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In this issue, we include a number of contributions that were prompted by the terrorist atrocity in New York on 11 September. Around the world people have been struggling to come to terms with this latest manifestation of globalisation and hatred, what it means for the future of the human family and how we can most appropriately respond to the new threat to public health.
As I write, the military action inside Afghanistan has begun, accompanied by intense diplomatic activity and a stepping up of humanitarian aid provided by Western governments. On the streets of Pakistan and other countries in the region, the battle for hearts and minds is in full flow.
The public health community has not been slow to comment on how we might move upstream of an acute military response. Writing in the Lancet, Richard Horton claims that “the discipline of public health adds fresh perspectives on foreign policy and counter-terrorism measures. Principles of harm reduction are more realistic and practicable than false notions of a war on terrorism. Attacking hunger, disease, poverty and social exclusion might do more good than air marshals, asylum restrictions and identity cards. Global security will be achieved only by building stable and strong societies. Health is an undervalued measure of global security.”1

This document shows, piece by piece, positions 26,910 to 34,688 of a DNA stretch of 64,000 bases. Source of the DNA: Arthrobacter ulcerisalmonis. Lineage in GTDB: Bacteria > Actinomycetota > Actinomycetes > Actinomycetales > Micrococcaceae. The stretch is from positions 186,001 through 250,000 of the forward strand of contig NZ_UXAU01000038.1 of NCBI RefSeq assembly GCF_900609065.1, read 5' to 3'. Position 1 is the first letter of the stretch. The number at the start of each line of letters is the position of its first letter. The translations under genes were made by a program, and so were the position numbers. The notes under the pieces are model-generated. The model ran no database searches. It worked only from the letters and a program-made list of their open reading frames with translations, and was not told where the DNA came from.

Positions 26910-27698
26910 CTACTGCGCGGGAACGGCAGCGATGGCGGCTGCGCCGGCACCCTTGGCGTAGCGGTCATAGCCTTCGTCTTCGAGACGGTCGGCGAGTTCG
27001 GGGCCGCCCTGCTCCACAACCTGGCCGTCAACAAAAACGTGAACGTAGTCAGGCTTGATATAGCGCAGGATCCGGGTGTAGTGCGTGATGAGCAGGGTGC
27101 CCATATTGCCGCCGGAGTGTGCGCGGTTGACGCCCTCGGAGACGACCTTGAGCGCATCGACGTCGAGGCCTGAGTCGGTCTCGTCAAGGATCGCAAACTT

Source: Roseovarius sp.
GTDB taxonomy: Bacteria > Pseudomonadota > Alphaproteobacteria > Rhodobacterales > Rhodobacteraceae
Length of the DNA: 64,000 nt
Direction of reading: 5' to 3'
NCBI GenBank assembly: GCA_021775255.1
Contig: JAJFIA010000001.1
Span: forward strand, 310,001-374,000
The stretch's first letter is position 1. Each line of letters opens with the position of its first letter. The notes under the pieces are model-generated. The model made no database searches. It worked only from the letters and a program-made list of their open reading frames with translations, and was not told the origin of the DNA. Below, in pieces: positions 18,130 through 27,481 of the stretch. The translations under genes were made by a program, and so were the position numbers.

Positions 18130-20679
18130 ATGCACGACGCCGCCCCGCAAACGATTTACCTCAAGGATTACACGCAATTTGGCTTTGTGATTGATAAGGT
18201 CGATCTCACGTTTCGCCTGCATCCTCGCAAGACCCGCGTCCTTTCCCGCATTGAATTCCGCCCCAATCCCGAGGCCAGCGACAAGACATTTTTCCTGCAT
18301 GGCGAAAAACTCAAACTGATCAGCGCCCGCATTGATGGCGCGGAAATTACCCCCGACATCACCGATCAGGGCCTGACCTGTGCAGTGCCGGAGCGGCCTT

Our own contributions carry a strong personal flavour. While Len Duhl reflects on a war game of the 1960s and a “paradoxical” intervention involving the dropping of food and radios rather than bombs, Gavin Mooney calls for more leaders of Mandela's stature and more initiatives like the Truth and Reconciliation Commission. Andrea Campbell poignantly links a plea to find alternative ways out of the crisis with the memory of her brother's death in Vietnam, and Nancy Milio applies her analytical gifts to provide a policy framework that might just help us avoid the abyss into which we are all now so apprehensively staring.